The world of Pokemon just keeps getting bigger with "Pokemon Diamond" and "Pokemon Pearl" for the Nintendo DS.

These new E-rated, $34.99 video games introduce an entire new menagerie of collectable critters, improved graphics and multiplayer battles.

The changes in these kid-friendly titles are more like tweaks than overhauls, so expect more of the same Pokemon experience rather than entirely new games. That's a good thing for a franchise that continues to thrive more than a decade after its introduction.

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You play as a boy or girl Pokemon trainer who roams through fictional forests, towns, grasslands and caves on a quest to become a Pokemon master and defeat the evil Team Galactic.

Collecting, trading and fighting rare Pokemon is the game's main allure. You'll constantly face other trainers, quest-givers and wild Pokemon to fight against to earn money and experience.

You can also capture wild Pokemon in a Poke Ball and add them to your collection of up to six critters.

The turn-based battles use a rock/paper/scissors system and it's quite addictive once your roster of Pokemon gains experience and grows in stature with new abilities.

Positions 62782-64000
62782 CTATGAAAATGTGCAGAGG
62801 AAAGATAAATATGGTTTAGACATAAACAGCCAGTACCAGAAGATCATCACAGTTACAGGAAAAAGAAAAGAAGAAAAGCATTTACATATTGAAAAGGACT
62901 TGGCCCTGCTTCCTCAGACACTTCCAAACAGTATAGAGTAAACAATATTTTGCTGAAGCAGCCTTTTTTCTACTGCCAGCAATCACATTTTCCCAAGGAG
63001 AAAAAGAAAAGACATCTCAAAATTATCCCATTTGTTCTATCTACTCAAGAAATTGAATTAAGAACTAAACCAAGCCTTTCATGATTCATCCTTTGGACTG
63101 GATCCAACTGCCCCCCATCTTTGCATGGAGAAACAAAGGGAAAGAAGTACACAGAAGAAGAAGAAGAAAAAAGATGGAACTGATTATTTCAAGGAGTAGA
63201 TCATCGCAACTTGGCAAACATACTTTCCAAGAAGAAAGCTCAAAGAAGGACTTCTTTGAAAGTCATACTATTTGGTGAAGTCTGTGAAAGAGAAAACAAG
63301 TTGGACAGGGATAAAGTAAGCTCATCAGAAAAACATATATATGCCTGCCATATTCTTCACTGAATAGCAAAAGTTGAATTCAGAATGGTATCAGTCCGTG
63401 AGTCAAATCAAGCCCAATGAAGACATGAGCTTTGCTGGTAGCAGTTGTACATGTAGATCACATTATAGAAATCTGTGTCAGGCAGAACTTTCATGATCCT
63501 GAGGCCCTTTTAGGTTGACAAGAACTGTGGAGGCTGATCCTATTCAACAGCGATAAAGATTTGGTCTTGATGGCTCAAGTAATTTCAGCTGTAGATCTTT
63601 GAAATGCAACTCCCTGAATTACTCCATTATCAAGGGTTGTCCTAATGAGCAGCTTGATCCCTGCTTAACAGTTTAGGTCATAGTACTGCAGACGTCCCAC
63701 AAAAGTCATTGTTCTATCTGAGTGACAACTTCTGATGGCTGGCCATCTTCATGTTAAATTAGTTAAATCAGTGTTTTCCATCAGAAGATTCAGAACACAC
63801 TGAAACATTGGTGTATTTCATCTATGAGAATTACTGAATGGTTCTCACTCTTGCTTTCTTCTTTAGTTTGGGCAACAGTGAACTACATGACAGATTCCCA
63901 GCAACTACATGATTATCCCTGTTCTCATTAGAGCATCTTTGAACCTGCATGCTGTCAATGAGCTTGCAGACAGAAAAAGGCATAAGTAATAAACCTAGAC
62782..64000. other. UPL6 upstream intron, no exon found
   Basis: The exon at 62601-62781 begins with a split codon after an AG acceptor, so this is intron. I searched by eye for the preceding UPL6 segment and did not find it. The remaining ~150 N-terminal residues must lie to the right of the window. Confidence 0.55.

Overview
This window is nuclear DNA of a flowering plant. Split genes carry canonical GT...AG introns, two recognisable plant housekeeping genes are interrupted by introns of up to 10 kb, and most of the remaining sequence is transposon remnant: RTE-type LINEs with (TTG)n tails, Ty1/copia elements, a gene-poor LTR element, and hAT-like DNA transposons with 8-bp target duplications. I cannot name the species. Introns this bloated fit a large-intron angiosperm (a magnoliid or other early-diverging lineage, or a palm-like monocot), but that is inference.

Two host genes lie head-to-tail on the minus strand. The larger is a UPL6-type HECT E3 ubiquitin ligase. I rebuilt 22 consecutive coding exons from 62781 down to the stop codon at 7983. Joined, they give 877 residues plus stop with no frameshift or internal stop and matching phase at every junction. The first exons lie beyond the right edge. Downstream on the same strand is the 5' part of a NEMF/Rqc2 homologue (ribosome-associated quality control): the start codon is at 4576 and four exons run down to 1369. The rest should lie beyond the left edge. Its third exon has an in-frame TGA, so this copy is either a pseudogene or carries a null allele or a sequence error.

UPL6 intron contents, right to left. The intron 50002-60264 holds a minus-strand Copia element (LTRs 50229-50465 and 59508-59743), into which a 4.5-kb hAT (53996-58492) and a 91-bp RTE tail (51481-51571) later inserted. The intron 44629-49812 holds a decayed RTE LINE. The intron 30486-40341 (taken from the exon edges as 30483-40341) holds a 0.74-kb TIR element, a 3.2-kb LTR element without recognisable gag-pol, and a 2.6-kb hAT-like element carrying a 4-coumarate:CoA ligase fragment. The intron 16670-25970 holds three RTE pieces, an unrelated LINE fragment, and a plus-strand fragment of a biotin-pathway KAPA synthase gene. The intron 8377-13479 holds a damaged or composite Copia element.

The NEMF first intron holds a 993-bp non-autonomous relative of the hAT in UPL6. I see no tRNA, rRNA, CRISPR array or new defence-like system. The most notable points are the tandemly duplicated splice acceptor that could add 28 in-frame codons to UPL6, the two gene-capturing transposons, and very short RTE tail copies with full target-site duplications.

The standoffs are about as nonviolent as a fight can be. The losers don't die, they just faint.

There are over 100 new Pokemons to collect in these two new games. The only difference between "Diamond" and "Pearl" is the selection of Pokemon you'll uncover.

The DS does bring some welcome changes to the gameplay. Battles are a lot more fluid now because you can tap the lower touch screen to select actions instead of navigating through a series of annoying menus.

Overall, though, the touch screen ability isn't as widely used as it could be, and many options are available only through a traditional, more clumsy button interface.

The games also make use of the Nintendo's free wireless multiplayer gaming network, but it's very restrictive. You can't just connect and have random Pokemon fights with other strangers around the world.

Instead, you have to share a special connection code with friends to play on the Internet.

It's a bit of a pain if you don't have any friends who own "Diamond" or "Pearl," but I suppose such measures make it safer for the legions of children who adore the series.

Three stars out of four.